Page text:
In a desperate attempt to maintain the safety and security of an Austrian chimp, animal rights activists are fighting to get the animal declared a “person” to ensure that his needs are met. The 26-year-old chimpanzee named Matthew Hiasl Pan was denied the title of person by a lower court so the Association Against Animal Factories in Vienna are heading for the Supreme Court in order to win their case. 

The association is worried that the shelter caring for the chimp might close due to lack of funds, and by declaring Pan, as he is called, a person, it will ensure that he will be given the right to a guardian who can look out for him. This dispute began in Februrary when the animal shelter filed for bankruptcy protection. Pan and Rosi, another chimpanzee have lived in the shelter for 25 after they were captured as babies in Sierra Leone in 1982 and smuggled to Austria to be used in pharmaceutical experiments. The shelter rescued the chimps from animal cruelty and have been taking care of them ever since.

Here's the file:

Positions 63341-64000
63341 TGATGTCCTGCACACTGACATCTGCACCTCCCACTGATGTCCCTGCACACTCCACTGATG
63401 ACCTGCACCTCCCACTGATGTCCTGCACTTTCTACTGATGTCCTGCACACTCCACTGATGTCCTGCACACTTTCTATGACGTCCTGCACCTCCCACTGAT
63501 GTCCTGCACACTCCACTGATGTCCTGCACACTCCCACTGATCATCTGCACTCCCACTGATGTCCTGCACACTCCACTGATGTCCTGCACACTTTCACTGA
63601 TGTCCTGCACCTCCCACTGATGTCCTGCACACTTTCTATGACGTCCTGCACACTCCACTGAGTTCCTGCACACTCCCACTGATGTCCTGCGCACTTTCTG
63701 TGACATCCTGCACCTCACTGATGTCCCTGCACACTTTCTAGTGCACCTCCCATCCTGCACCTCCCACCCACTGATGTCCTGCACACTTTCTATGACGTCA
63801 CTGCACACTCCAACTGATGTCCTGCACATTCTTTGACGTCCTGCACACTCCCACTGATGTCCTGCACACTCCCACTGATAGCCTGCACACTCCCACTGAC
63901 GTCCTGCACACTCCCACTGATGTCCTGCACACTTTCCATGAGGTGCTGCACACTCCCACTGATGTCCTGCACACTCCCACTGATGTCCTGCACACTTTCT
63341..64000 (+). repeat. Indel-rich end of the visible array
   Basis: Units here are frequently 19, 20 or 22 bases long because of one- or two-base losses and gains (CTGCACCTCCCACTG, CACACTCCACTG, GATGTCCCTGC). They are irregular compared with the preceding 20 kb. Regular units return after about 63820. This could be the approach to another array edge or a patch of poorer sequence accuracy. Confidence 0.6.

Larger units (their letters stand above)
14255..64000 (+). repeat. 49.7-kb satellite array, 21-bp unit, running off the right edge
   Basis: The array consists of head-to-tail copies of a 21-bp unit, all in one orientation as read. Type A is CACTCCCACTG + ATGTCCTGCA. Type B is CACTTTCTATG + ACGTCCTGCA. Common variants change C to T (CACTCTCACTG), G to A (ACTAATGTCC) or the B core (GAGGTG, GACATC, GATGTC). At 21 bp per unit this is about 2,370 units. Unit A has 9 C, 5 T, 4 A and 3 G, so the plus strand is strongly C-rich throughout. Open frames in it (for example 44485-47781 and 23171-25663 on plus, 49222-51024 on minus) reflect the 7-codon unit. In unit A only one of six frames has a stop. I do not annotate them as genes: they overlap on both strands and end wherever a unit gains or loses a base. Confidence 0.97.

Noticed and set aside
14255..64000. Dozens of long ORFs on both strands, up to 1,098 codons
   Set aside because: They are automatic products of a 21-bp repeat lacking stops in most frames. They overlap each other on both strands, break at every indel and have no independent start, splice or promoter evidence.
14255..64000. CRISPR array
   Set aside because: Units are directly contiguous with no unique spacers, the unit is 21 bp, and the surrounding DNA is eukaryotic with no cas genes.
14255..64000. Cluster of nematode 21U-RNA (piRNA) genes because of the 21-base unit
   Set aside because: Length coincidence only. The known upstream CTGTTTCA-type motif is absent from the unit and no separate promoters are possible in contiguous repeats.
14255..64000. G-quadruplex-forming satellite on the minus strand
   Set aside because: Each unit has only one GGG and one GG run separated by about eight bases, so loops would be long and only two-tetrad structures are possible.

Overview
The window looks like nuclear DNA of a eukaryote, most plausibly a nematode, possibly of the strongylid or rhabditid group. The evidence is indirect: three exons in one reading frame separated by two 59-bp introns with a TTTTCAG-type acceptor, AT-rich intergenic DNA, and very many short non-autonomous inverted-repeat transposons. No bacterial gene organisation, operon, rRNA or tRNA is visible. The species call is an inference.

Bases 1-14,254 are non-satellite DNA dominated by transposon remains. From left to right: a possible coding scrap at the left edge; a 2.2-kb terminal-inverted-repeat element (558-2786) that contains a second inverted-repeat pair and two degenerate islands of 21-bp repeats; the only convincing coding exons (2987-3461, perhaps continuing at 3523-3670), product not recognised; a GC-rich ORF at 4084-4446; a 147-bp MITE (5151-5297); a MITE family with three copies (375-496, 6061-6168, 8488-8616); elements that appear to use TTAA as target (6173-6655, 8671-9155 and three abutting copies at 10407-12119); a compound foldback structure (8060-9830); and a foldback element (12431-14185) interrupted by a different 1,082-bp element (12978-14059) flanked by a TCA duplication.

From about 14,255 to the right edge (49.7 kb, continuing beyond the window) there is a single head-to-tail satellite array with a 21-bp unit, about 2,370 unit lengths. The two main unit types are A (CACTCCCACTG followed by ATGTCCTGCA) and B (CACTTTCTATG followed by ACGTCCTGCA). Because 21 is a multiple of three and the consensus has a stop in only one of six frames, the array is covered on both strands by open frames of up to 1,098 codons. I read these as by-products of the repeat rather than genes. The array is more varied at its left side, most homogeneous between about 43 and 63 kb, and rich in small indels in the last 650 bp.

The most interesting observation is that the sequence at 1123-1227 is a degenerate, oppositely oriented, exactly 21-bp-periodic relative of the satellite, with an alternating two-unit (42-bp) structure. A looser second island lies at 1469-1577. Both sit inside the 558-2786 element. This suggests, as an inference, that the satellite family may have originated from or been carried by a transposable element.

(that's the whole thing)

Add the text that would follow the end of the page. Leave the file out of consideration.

The shelter costs 4,800 euros or about $6,800 a month to run. Donors are willing to help support the shelter, but Austrian law states that only a person can receive personal gifts. Pan’s life expectancy is about 60 years which makes caring for him a long term commitment. In April, a British woman petitioned to be declared Pan’s guardian, but this was rejected by a district court judge because the animal was neither mentally impaired or in danger.

In dismissing the shelter’s appeal this week, the court said that only a guardian could appeal, though this cannot apply since Pan was not permitted to have a guardian. The shelter says that declaring him a person is not the same as declaring him human. In declaring him a person, it recognizes that the animal has the right to be taken care of.  

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